An investigation into the parasitic barnacle, Anelasma squalicola; prevalence, infection behaviour and effects on its host, Etmopterus spinax, in Lusterfjord, Norway.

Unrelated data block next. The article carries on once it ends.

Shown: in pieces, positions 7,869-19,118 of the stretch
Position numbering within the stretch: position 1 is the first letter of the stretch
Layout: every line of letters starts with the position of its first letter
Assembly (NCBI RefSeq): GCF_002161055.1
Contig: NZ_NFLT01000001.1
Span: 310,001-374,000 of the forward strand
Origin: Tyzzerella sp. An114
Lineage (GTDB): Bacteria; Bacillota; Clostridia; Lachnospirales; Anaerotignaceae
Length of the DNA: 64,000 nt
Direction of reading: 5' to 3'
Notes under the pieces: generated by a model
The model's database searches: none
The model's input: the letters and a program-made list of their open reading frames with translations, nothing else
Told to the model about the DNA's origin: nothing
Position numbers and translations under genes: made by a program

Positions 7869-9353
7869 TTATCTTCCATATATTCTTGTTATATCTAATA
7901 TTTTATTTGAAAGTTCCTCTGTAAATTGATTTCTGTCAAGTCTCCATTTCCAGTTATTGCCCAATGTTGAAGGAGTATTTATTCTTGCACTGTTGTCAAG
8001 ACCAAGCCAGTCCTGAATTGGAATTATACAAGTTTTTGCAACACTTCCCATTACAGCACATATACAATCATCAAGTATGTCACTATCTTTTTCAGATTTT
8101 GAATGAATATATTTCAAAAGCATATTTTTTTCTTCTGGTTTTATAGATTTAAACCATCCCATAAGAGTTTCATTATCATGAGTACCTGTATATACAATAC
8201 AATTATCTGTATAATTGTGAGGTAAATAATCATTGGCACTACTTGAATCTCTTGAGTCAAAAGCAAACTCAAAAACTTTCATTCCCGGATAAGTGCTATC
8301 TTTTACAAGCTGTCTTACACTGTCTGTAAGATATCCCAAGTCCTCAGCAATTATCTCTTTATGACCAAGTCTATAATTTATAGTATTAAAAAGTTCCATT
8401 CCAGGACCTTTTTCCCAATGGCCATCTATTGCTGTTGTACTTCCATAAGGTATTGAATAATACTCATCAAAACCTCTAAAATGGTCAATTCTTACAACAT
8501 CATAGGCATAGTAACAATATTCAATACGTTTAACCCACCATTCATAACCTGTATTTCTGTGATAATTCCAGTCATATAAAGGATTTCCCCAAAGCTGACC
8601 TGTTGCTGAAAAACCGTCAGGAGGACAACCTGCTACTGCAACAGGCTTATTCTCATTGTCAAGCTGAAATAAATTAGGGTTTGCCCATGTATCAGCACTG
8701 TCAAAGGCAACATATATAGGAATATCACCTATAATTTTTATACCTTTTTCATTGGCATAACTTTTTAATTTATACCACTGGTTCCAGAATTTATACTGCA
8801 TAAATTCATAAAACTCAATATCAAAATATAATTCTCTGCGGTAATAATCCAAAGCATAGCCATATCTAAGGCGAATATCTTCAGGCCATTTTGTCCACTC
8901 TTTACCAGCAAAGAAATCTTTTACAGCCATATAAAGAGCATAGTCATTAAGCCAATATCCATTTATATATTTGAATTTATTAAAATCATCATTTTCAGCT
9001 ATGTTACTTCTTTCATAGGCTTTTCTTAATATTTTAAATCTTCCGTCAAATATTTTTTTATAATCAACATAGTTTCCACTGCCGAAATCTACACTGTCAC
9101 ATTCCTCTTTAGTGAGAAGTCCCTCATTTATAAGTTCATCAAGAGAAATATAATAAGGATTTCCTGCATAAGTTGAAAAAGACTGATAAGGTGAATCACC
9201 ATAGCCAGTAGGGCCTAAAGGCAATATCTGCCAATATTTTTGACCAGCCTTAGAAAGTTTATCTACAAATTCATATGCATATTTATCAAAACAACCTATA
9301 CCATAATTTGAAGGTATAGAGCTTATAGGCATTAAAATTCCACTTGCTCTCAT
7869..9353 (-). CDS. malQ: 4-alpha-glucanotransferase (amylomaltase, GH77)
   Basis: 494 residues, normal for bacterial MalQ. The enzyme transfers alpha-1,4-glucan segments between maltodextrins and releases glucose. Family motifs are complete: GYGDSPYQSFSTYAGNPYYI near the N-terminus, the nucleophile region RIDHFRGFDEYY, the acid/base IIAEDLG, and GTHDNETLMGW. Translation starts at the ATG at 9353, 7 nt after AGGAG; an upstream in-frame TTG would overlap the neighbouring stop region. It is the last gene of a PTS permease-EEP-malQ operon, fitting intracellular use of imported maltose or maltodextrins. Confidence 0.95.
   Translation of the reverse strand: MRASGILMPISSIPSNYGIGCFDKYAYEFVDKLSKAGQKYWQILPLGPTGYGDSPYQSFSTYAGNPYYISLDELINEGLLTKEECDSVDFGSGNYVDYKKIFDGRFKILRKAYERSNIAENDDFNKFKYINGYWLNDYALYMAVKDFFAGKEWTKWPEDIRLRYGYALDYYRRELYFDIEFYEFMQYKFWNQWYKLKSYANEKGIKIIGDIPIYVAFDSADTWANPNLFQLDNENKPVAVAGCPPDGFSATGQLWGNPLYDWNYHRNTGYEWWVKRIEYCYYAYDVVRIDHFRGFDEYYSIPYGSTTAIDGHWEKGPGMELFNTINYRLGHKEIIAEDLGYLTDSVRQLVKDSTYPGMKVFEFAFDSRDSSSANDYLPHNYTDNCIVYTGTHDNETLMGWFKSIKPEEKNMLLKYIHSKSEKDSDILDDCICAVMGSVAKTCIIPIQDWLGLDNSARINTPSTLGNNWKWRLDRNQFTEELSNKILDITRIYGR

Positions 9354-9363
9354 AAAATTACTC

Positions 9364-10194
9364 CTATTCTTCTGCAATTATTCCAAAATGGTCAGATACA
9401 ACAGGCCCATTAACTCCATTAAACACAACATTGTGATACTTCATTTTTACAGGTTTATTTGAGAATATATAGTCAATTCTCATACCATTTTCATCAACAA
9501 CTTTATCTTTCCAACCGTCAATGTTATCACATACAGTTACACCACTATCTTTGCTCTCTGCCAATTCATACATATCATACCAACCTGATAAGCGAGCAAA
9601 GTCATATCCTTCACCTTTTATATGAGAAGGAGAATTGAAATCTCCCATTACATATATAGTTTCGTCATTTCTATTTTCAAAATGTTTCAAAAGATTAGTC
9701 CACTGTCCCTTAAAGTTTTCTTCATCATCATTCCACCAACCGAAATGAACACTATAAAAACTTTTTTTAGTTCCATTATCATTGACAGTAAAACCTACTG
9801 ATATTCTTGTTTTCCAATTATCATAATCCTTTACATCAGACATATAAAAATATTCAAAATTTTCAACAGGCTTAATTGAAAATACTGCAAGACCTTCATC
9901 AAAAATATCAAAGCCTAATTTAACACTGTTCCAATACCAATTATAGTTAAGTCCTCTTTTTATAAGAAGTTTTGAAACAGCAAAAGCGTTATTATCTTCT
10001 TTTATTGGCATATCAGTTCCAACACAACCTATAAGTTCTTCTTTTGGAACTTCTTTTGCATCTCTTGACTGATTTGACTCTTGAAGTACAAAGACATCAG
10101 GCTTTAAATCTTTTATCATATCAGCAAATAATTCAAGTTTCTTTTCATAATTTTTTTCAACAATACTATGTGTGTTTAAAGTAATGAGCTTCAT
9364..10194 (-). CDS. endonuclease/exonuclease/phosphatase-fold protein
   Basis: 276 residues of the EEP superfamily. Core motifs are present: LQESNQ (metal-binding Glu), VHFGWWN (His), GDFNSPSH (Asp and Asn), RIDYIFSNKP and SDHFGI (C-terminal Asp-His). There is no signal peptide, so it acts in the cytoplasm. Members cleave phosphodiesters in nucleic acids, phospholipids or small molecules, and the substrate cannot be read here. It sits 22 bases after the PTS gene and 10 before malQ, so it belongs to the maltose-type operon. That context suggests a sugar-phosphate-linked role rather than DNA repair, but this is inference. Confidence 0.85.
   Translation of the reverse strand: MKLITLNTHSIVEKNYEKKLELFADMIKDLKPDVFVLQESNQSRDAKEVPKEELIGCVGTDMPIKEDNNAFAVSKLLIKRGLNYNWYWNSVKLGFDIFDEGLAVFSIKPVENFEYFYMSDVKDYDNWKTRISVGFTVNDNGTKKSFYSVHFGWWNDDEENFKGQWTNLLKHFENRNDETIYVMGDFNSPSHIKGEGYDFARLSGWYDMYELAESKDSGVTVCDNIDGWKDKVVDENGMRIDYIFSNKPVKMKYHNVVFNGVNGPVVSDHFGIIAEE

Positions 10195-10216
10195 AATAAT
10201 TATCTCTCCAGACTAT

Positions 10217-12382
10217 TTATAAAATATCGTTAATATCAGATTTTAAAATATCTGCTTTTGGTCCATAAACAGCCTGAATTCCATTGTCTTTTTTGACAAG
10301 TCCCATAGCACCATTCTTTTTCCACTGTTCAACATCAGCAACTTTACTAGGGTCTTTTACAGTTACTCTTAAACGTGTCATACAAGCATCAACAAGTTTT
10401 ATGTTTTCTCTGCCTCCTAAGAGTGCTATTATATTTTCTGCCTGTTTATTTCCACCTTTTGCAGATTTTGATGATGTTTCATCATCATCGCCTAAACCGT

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Anelasma squalicola is a recently evolved parasite. Very little is known of its biology due to its normally low prevalence in deep sea lantern sharks (family: Etmopteridae), in which it is found embedded in the skin. A population of more heavily infected sharks (Etmopterus spinax) in Lusterfjord, Norway, has allowed for sampling by trawl, and subsequent observations and measurements of the parasite and host. The study shows that E. spinax has a heterogeneous population structure and potentially narrow home range, which likely affects prevalence and dispersal of A. squalicola. A. squalicola appears capable of infecting hosts regardless of size. It has high site specificity, which may be due to areas of the shark where the skin is easier to penetrate. It is most commonly found in pairs, which gives it an atypical intensity distribution. The data suggests the first individual to settle can attract partners to the same site, but this attraction does not result in more infections at other sites on the host. Attracting more than one partner appears to severely reduce their fecundity, which may imply a crowding effect. Infection did not affect liver mass or condition of hosts, but appears to prevent maturation in males. This study provides the most extensive parasitological description of A. squalicola to date, and reveals both a complex host population as well as a highly distinctive infection behaviour, which combined shape this parasite- host interaction.